Syringe sharing among people who inject drugs in London, Canada

Syringe sharing among people who inject drugs in London, Canada Objectives London, Ontario, is facing an outbreak of HIV among people who inject drugs (PWID), as well as persistently high levels of hepatitis C virus (HCV). Syringe sharing is the primary driver of HIV and HCV transmission risks among PWID, however, little is known about factors contributing to syringe sharing in this setting. Therefore, we sought to characterize syringe sharing and its correlates among London PWID. Methods Between March and April, 2016, PWID participated in a survey administered by peer research associates as part of the Ontario Integrated Supervised Injection Services Feasibility Study. Bivariable and multivariable logistic regression models examined associations with syringe sharing (borrowing or lending previously used syringes) over the previous 6 months. A sub-analysis described patterns of borrowing and lending by self-reported HIV and HCV statuses. Results Of 198 PWID, 44 (22%) reported syringe sharing in the past 6 months. In the multivariable analysis, selling drugs (adjusted odds ratio; AOR = 1.92, 95% CI = 1.20–3.08), daily crystal methamphetamine injection (AOR = 1.66, 95% CI = 1.07– 2.59), and identifying as HIV-positive (AOR = 3.11, 95% CI = 1.61–6.01) were independently associated with increased syringe sharing. While not independently associated with syringe sharing, problems accessing syringes http://www.deepdyve.com/assets/images/DeepDyve-Logo-lg.png Canadian Journal of Public Health Springer Journals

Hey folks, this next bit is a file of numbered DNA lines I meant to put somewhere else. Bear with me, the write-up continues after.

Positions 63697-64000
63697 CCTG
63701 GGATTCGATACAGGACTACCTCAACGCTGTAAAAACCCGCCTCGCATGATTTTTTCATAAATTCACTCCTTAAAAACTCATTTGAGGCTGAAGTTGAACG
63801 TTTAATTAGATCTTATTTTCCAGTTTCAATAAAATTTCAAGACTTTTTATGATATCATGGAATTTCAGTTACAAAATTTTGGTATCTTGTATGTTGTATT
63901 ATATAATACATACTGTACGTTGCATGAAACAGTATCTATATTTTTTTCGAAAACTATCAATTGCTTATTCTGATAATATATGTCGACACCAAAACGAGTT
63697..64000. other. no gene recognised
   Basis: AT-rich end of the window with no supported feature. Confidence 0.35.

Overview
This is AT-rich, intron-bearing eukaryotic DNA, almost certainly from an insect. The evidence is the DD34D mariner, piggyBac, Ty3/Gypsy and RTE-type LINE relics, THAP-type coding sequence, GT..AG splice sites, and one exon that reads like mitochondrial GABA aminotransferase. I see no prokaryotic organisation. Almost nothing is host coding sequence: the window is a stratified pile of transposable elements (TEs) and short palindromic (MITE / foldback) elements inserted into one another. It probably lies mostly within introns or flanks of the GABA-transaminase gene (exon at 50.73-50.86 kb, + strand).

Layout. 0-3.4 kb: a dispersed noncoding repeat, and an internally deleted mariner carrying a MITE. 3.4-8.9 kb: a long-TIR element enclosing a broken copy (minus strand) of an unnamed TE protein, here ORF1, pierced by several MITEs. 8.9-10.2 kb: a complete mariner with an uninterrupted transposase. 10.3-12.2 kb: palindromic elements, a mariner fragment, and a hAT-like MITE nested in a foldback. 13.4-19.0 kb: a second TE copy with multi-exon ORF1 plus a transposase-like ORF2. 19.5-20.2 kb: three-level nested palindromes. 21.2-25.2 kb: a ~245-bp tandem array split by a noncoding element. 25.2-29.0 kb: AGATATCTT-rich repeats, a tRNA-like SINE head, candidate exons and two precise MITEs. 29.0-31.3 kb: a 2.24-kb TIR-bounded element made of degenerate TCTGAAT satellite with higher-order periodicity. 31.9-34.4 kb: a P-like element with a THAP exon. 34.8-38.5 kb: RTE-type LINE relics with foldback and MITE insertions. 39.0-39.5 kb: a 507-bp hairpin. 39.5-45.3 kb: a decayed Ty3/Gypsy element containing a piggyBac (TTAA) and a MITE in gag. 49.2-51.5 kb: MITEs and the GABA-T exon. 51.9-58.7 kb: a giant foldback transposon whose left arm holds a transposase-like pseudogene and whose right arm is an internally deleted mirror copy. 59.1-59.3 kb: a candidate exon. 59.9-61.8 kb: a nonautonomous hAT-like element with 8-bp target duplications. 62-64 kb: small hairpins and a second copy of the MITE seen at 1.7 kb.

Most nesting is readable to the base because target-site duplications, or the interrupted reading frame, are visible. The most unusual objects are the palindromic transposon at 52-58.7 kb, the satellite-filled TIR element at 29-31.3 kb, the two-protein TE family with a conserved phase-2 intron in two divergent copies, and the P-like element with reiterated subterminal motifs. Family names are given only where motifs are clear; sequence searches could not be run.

Syringe sharing among people who inject drugs in London, Canada

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Publisher
Springer Journals
Copyright
Copyright © 2018 by The Canadian Public Health Association
Subject
Medicine & Public Health; Public Health
ISSN
0008-4263
eISSN
1920-7476
D.O.I.
10.17269/s41997-018-0058-1
Publisher site
See Article on Publisher Site

Abstract

Objectives London, Ontario, is facing an outbreak of HIV among people who inject drugs (PWID), as well as persistently high levels of hepatitis C virus (HCV). Syringe sharing is the primary driver of HIV and HCV transmission risks among PWID, however, little is known about factors contributing to syringe sharing in this setting. Therefore, we sought to characterize syringe sharing and its correlates among London PWID. Methods Between March and April, 2016, PWID participated in a survey administered by peer research associates as part of the Ontario Integrated Supervised Injection Services Feasibility Study. Bivariable and multivariable logistic regression models examined associations with syringe sharing (borrowing or lending previously used syringes) over the previous 6 months. A sub-analysis described patterns of borrowing and lending by self-reported HIV and HCV statuses. Results Of 198 PWID, 44 (22%) reported syringe sharing in the past 6 months. In the multivariable analysis, selling drugs (adjusted odds ratio; AOR = 1.92, 95% CI = 1.20–3.08), daily crystal methamphetamine injection (AOR = 1.66, 95% CI = 1.07– 2.59), and identifying as HIV-positive (AOR = 3.11, 95% CI = 1.61–6.01) were independently associated with increased syringe sharing. While not independently associated with syringe sharing, problems accessing syringes

Journal

Canadian Journal of Public HealthSpringer Journals

Published: Jun 6, 2018

References

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